31 Pages


ABOUT FOUR WEEKS AGO WHEN THE ENEMY BROKE through our lines, first at Getafe and then at Villa Verde, I thought for a moment that all was lost, and I was not alone in thinking so. I had seen our scattered companies decimated by the machine-gun fire of the low flying Heinkels. As we went by, villages and stations were bursting into flames and collapsing under shell-fire. Everything that stood in the way of the Moorish cavalry was cut down and our troops were thrown back to the bridge of the Princesses and the bridge of the French. I maintain that in those days it was the women who saved Madrid. They literally chased back to the front the men who were seeking refuge in their homes; they themselves picked up the rifles that had been thrown away and defended the entrance to the town from behind hastily thrown-up barricades. It soon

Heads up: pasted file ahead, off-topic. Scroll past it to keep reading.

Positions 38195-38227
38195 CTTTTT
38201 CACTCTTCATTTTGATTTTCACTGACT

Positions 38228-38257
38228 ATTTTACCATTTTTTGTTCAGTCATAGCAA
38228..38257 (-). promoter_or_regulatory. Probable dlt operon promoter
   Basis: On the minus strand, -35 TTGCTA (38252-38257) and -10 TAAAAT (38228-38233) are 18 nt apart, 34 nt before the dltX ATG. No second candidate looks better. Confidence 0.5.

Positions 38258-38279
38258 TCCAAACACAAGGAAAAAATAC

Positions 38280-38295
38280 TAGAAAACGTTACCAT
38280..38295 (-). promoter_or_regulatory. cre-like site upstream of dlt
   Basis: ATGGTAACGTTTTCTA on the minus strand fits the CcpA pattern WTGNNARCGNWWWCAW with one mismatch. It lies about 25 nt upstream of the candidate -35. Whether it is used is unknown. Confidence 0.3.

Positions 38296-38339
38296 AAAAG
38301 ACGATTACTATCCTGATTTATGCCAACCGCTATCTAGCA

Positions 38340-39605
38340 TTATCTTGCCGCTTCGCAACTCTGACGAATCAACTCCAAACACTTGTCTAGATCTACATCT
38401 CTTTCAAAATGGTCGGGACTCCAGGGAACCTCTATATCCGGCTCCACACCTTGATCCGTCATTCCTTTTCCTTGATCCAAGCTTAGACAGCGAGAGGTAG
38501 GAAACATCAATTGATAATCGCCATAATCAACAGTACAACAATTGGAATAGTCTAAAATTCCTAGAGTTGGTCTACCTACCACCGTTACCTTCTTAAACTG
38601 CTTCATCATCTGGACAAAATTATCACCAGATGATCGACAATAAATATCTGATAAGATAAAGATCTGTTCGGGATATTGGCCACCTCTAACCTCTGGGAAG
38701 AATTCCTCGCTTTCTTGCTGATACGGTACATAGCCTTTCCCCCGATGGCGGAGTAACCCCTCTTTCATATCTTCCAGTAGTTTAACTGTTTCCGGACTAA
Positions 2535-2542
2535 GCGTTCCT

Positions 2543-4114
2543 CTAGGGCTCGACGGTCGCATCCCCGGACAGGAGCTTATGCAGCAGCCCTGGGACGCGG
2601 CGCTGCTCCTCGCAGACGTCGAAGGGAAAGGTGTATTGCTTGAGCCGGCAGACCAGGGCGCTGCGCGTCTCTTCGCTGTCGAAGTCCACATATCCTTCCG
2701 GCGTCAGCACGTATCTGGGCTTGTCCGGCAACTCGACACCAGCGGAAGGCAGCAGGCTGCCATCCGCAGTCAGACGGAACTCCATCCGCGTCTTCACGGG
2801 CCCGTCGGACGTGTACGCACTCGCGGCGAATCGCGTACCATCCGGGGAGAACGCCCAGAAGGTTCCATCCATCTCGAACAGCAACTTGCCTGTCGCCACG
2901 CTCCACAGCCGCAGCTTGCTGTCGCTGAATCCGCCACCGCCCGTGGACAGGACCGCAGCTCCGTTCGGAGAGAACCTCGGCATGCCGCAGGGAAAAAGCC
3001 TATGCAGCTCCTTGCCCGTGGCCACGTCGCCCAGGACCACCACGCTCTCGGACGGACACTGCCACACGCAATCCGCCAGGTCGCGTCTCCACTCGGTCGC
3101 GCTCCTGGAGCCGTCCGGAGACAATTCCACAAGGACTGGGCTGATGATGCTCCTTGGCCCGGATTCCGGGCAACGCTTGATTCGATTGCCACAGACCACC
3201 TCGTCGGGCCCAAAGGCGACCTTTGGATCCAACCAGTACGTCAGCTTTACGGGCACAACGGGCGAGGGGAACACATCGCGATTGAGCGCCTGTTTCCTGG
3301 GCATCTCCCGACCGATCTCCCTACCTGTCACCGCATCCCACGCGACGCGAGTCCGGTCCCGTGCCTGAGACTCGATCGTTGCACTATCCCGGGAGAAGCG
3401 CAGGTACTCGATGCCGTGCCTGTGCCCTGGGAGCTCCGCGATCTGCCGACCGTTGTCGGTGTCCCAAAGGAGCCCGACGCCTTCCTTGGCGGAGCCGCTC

became clear that the stampede of the previous days could not be ascribed to cowardice on the part of the militiamen; it bore all the characteristic marks of an unreasoning panic. They who had fled the previous days now streamed back to their companies, not only offering resistance, but actually launching a counter-offensive under infinitely more difficult circumstances. With boundless bravery and at the cost of frightful sacrifices, they succeeded in definitely checking the enemy’s further progress and in winning back a number of important positions. I cannot sufficiently insist upon the fact that our militiamen are the finest and bravest material it is possible to imagine, provided they are well led. In many respects, however, they are mere children, and extraordinarily susceptible to psychological influences when energetic leadership is lacking or the officers lose their heads. When later they recover their balance, their very sense of shame induces them to perform the maddest acts of bravery in order to make good. The days of Getafe and Villa Verde were also the days when boys like Col, armed only with a few hand-grenades, captured one enemy tank after the other.